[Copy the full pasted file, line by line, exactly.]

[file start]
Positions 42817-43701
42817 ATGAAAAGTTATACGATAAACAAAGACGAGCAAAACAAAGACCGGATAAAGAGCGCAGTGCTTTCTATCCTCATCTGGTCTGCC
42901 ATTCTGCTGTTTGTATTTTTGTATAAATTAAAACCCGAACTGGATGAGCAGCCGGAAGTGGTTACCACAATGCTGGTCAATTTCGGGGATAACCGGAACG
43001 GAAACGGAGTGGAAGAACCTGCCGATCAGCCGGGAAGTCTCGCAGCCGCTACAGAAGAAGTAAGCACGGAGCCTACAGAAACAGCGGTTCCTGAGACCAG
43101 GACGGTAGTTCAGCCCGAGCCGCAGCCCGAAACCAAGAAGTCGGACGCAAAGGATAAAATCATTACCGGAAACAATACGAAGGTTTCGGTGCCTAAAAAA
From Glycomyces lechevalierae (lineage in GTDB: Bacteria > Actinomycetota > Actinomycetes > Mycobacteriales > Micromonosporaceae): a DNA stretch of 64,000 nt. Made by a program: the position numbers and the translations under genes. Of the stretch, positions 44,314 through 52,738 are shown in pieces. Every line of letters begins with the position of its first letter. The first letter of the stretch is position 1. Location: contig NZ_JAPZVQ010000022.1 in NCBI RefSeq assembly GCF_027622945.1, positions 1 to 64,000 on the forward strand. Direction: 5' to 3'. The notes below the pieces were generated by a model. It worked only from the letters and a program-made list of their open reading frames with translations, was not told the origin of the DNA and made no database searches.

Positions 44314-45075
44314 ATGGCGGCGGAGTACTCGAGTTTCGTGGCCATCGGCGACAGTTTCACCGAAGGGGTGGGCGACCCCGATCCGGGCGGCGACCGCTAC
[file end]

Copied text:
Positions 42817-43701
42817 ATGAAAAGTTATACGATAAACAAAGACGAGCAAAACAAAGACCGGATAAAGAGCGCAGTGCTTTCTATCCTCATCTGGTCTGCC
42901 ATTCTGCTGTTTGTATTTTTGTATAAATTAAAACCCGAACTGGATGAGCAGCCGGAAGTGGTTACCACAATGCTGGTCAATTTCGGGGATAACCGGAACG
43001 GAAACGGAGTGGAAGAACCTGCCGATCAGCCGGGAAGTCTCGCAGCCGCTACAGAAGAAGTAAGCACGGAGCCTACAGAAACAGCGGTTCCTGAGACCAG
43101 GACGGTAGTTCAGCCCGAGCCGCAGCCCGAAACCAAGAAGTCGGACGCAAAGGATAAAATCATTACCGGAAACAATACGAAGGTTTCGGTGCCTAAAAAA
From Glycomyces lechevalierae (lineage in GTDB: Bacteria > Actinomycetota > Actinomycetes > Mycobacteriales > Micromonosporaceae): a DNA stretch of 64,000 nt. Made by a program: the position numbers and the translations under genes. Of the stretch, positions 44,314 through 52,738 are shown in pieces. Every line of letters begins with the position of its first letter. The first letter of the stretch is position 1. Location: contig NZ_JAPZVQ010000022.1 in NCBI RefSeq assembly GCF_027622945.1, positions 1 to 64,000 on the forward strand. Direction: 5' to 3'. The notes below the pieces were generated by a model. It worked only from the letters and a program-made list of their open reading frames with translations, was not told the origin of the DNA and made no database searches.

Positions 44314-45075
44314 ATGGCGGCGGAGTACTCGAGTTTCGTGGCCATCGGCGACAGTTTCACCGAAGGGGTGGGCGACCCCGATCCGGGCGGCGACCGCTAC